In your opinion, can bottom-up design initiatives and grassroots movements be successful without support from the top?
I don’t think so. I have always advocated for the synergies between the two approaches. The bottom-up initiatives are usually more tactical, while the top-down is more strategic. They need each other to be deployed effectively.
What do you think are the most important resources and skills for a designer to possess right now?
Empathy and mastering the techniques of ethnographic research. Design is sort of ‘live’ anthropology and archaeology and if designers are not able to understand human nature and the complexity and interdependence of all living creatures on the planet, they can’t make good design. Analogic resources continue to be an asset to the designer, together with all the digital tools that help in the creation process. The ability to design and model analogically is still the most important resource and skill that a designer should have.
Do you think the current design pedagogy is doing enough to help designers be more proactive in their own work?
Maybe. There are many differences from country to country but I think some design schools are doing a remarkable job. For my part, I have worked to ensure that new generations of designers leave university with a critical and proactive spirit, confident in their professional abilities in emerging design fields. The design job market is still very traditional, and the difference can be made through an entrepreneurial attitude and a unique approach to design activity.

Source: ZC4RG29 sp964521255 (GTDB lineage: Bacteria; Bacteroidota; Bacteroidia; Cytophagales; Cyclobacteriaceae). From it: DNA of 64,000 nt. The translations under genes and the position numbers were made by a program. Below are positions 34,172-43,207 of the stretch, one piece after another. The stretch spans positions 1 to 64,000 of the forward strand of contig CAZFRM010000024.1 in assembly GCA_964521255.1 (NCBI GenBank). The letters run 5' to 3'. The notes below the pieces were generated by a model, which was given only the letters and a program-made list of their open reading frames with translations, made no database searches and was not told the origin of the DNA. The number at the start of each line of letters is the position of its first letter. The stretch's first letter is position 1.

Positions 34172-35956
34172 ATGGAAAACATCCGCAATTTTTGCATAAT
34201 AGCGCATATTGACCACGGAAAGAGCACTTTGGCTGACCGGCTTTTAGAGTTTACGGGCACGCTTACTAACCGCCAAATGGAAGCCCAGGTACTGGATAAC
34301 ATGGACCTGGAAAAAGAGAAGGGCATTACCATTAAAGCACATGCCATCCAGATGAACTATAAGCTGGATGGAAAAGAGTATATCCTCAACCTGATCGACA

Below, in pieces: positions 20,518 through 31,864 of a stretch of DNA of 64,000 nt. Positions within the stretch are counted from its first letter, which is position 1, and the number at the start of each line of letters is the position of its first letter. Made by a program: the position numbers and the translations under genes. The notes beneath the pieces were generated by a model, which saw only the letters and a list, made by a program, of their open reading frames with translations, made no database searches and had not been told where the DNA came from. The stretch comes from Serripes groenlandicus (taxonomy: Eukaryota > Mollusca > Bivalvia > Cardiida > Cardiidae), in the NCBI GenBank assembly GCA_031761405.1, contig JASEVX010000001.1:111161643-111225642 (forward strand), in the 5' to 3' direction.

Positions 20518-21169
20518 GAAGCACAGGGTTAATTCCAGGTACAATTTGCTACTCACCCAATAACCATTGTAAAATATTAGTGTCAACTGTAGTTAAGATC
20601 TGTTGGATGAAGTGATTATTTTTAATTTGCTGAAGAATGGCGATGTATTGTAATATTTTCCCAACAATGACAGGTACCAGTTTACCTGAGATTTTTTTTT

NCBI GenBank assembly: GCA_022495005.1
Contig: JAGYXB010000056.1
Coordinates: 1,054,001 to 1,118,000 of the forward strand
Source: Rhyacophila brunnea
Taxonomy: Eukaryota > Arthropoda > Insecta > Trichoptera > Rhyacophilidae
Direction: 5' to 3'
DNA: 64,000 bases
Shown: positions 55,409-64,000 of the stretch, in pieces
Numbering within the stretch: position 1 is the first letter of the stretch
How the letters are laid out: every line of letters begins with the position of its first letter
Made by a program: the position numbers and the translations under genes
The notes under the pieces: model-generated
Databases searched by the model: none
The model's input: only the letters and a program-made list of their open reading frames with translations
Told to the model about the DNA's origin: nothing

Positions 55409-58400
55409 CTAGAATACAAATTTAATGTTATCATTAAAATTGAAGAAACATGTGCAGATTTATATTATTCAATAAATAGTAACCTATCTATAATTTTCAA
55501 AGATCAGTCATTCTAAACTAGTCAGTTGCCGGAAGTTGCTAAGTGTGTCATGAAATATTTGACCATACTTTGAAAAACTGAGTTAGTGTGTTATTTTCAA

In your opinion, what is the current impetus for designers to develop sustainable, social projects? How can design be utilized as a tool to safeguard democracy and equality?
New generations have a different view of the world, information is much more accessible and allows us to respond quickly. Individuals like Greta Thunberg make me believe that future designers may significantly change the type of products and services on offer and the very way we consume them.
To me, designers are ‘special agents’ inside society that are able to foresee what is new and, hopefully, act on that to have a positive impact in the present and in the future. Our current context shows us that freedom and citizens’ rights are facing new threats, even in the democratic contexts we took for granted. As agents of change, designers bear a responsibility to identifying these threats, debate their origins and consequences, and perhaps most crucially, develop sustainable social projects with democratic principles at their core.
In an ideal situation, what is the next frontier for industrial design? What needs to be done now to ensure we get there?
We must be more sustainable, promote a circular economy and design only what is needed with existing materials. We must design to nourish the planet and find product/service solutions that minimize our ecological footprint. To reach that, we not only need designers trained in this perspective so that they start introducing those changes when they enter the industry, but we need to shift the way we consume to nudge companies into a different production model.